boundaries Feb 23, 2021

Have you ever noticed how much difficulty most people have with setting boundaries? And when I say boundaries, I am talking about physical, emotional, sexual, financial, energetic, and time boundaries. Maybe I am taking the whole subject a little too far, but I think boundaries are everything, especially when it comes to personal freedom and living life on your terms. Even if you don't consider yourself much of a people pleaser, you probably give others more of your time, energy, effort, and attention than you truly want to. And it doesn't have to be that way. But you do have to have the guts to risk someone, maybe even a lot of someone thinking that you are rude, or selfish or at the very least "not nice." If that thought is utterly intolerable to you, we aren't going to make much progress in the boundaries department. Just saying. 

So, just to make sure we are literally and figuratively on the same page here, let's go over a specific example. You are sitting in your office, working on an important report. Your client needs the information today, it's already 3:45 PM and you're only halfway done. As you reach for your coffee cup, your phone starts to buzz with an incoming text and you glance at it to see that it's a close friend and the message is "Got a minute?" You feel a mix of emotions, from mild excitement (someone thought of me...) to annoyance ( I really don't have time for this...) to resentment ( Doesn't she realize I'm busy right now?) and guilt ( I really haven't reached out to her lately, I hope she's OK...)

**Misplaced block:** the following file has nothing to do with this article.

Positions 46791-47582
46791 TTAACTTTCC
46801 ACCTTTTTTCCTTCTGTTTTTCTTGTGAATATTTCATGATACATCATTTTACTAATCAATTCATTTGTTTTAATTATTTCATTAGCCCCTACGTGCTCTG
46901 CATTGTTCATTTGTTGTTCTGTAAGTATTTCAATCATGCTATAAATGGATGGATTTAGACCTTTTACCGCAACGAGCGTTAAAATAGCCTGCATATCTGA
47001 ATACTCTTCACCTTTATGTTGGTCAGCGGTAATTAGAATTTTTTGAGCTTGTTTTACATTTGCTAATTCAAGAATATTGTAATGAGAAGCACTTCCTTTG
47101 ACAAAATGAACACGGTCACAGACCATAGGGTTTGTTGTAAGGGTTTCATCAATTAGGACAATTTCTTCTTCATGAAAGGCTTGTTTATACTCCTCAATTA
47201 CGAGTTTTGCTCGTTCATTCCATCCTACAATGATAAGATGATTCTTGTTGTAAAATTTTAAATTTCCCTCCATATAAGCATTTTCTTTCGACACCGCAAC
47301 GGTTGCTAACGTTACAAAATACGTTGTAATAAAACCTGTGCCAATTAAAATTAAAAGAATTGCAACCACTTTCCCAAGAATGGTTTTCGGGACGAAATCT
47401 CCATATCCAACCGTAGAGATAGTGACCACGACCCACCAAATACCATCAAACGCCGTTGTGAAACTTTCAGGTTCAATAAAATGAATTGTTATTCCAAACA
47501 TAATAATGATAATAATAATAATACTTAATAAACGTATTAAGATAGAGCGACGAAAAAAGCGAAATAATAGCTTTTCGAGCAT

What choice do you make? Do you pick up the phone and call your friend, hoping it won't eat up too much of your rapidly disappearing afternoon? Do you ignore the text and call on your way home, apologizing for the delay? Do you text back, indicating you're bearing down on a deadline, but will call asap after work? Or even wait until tomorrow, thinking "she didn't say it was urgent"?

Do you recognize that this is a boundary issue with your time, your focus, your energy, and your mental effort? Are you feeling just a little stressed right now, because you don't know what the "right" answer is? So, you see what I mean? Boundaries may not be the only thing that is important, but they are definitely an important thing.